# Minimize norm of a polynomial around a circle (count the solutions)

I already posted this question at MSE here, but as it received no significative feedback for a while I cross-post it here.

I also noticed a related question here on MO (which does not answer my present question).

Let $P=\sum_{k=0}^n a_kX^k$ ba a polynomial of degree $n \gt 0$, and let $r\gt 0$. Suppose that $P$ is not the monomial $a_nX^n$, in other words there is at least an $i<n$ such that $a_i\neq 0$. Denote by $C$ the circle $\big\lbrace z \ \big| \ |z|=r\big\rbrace$. Clearly, the continuous function $|P|$ attains a minimum value (let us denote it by $\mu$) on the compact set $C$. Let $M=\big\lbrace z\in C \ \big| \ |P(z)|=\mu\big\rbrace$. How many elements can we have in $M$ ? When $\mu=0$, $M$ contains only roots of $P$, so that the maximum cardinality is $n$.

For $l\in[-n,n]$, let us put $$b_l=\sum_{j=-n+{\sf max}(0,-l)}^{n+{\sf min}(0,-l)} \bar{a_j}a_{j+l}r^{2j+l}, B(X)=\sum_{l=-n}^{n}b_lX^{l+n}, D(X)=\frac{B(X)}{X^n}$$.

Then we have the identity $|P(re^{i\theta})|^2=D(e^{i\theta})$ for any $\theta\in{\mathbb R}$. Since $D'(X)=\frac{XB'(X)-B(X)}{X^{n+1}}$, we see that $|M| \leq |M'|$ where $M'=\big\lbrace z \in {\mathbb C} \ \big| \ zB’(z)-B(z)=0, |z|=1 \big\rbrace$. Remark that $D'$ is zero iff $B$ is a monomial in $X$, iff $P$ itself is a monomial in $X$. As the degree of $XB'(X)-B(X)$ is exactly $2n$, we deduce $|M| \leq 2n$.

Note however that we have only counted local extrema here, and the question is about the global extrema. Thus, one expects $|M|$ to be significatively lower than the upper bound $2n$. In fact, I conjecture the following :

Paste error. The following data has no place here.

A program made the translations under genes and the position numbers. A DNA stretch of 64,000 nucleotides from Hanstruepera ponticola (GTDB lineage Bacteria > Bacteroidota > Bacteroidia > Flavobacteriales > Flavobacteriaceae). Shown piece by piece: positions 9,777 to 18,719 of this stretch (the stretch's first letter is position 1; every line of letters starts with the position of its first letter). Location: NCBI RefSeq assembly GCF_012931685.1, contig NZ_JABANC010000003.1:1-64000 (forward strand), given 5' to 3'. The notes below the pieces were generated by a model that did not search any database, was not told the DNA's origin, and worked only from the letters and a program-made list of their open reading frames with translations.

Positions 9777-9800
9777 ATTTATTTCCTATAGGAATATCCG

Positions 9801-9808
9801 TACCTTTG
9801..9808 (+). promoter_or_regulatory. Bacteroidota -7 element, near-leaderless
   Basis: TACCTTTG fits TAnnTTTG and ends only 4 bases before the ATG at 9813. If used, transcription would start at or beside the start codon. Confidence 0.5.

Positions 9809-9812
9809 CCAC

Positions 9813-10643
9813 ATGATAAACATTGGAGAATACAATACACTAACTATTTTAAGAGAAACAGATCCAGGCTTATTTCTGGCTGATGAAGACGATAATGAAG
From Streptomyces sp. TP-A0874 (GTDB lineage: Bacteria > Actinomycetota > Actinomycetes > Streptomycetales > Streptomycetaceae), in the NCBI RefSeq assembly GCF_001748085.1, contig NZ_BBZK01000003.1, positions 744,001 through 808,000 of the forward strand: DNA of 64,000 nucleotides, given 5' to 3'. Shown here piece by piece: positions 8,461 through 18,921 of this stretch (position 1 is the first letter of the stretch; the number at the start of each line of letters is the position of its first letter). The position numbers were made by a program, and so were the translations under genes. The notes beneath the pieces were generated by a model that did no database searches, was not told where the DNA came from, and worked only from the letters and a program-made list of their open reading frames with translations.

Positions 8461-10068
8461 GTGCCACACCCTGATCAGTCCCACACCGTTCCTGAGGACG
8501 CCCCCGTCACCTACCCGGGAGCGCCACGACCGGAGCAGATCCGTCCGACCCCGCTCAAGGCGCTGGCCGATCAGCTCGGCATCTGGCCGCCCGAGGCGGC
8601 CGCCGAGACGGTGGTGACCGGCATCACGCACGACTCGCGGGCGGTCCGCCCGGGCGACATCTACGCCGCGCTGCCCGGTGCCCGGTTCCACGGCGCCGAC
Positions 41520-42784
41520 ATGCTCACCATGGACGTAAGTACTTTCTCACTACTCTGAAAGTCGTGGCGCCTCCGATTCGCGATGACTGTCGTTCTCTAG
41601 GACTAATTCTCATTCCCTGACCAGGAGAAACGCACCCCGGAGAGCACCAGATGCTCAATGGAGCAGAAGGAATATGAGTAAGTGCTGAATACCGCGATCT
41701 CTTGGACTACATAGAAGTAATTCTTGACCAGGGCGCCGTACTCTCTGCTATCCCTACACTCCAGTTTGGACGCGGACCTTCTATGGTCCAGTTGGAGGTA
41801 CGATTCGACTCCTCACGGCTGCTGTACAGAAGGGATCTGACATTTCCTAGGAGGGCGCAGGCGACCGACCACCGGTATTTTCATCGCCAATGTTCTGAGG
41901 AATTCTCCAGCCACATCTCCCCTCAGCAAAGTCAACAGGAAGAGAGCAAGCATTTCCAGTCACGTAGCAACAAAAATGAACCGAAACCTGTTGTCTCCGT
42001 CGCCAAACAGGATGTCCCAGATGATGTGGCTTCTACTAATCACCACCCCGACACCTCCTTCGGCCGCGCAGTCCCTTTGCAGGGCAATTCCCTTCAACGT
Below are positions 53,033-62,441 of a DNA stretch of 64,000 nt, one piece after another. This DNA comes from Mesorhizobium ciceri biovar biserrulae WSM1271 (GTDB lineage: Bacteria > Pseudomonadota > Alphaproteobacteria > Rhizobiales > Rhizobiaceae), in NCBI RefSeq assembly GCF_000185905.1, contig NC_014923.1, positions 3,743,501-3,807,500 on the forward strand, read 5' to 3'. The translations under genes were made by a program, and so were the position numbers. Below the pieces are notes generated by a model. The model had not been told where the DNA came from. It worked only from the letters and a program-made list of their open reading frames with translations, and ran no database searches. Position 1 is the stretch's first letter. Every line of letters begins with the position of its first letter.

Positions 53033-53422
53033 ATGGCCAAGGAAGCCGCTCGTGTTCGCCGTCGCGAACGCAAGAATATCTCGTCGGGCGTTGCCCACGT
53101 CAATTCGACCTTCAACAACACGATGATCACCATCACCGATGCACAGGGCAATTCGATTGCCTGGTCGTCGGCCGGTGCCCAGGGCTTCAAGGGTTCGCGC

Conjecture. $|M| \leq n$.

I have checked this conjecture on a few random numerical examples. Does anyone have an idea about how to prove or find a counterexample to this conjecture ?

-
Note that between any two succesive global minima of $|P|$ on the circle there must be at least one other local extremum. So it follows from your bound that there cannot be more than $n$ global minima. – WimC Mar 2 '14 at 20:14

Let me begin with a simple proof that $|M|\leq 2n$.
The curve $|P(z)|^2=\mu^2$ is a real algebraic curve of degree $2n$. At the points of $M$ this curve must be tangent to the unit circle. The unit circle is a curve of degree $2$, therefore by Bezout theorem these two curves have at most $4n$ intersections counting multiplicity. But the multiplicity is at least $2$ at each point.
Now suppose WLOG that $1$ is not in $M$. Consider the rational function $$f(z)=P\left(\frac{1}{1-z}\right).$$ The preimage of the unit circle under $1/(1-z)$ is a straight line $L$. And the set $|f(z)|^2=\mu^2$ is an algebraic curve $C$ of degree $2n$. The intersection $L\cap C$ may consist of at most $2n$ points, counting multiplicity. But the multiplicity of each point is at least $2$. This proves the statement.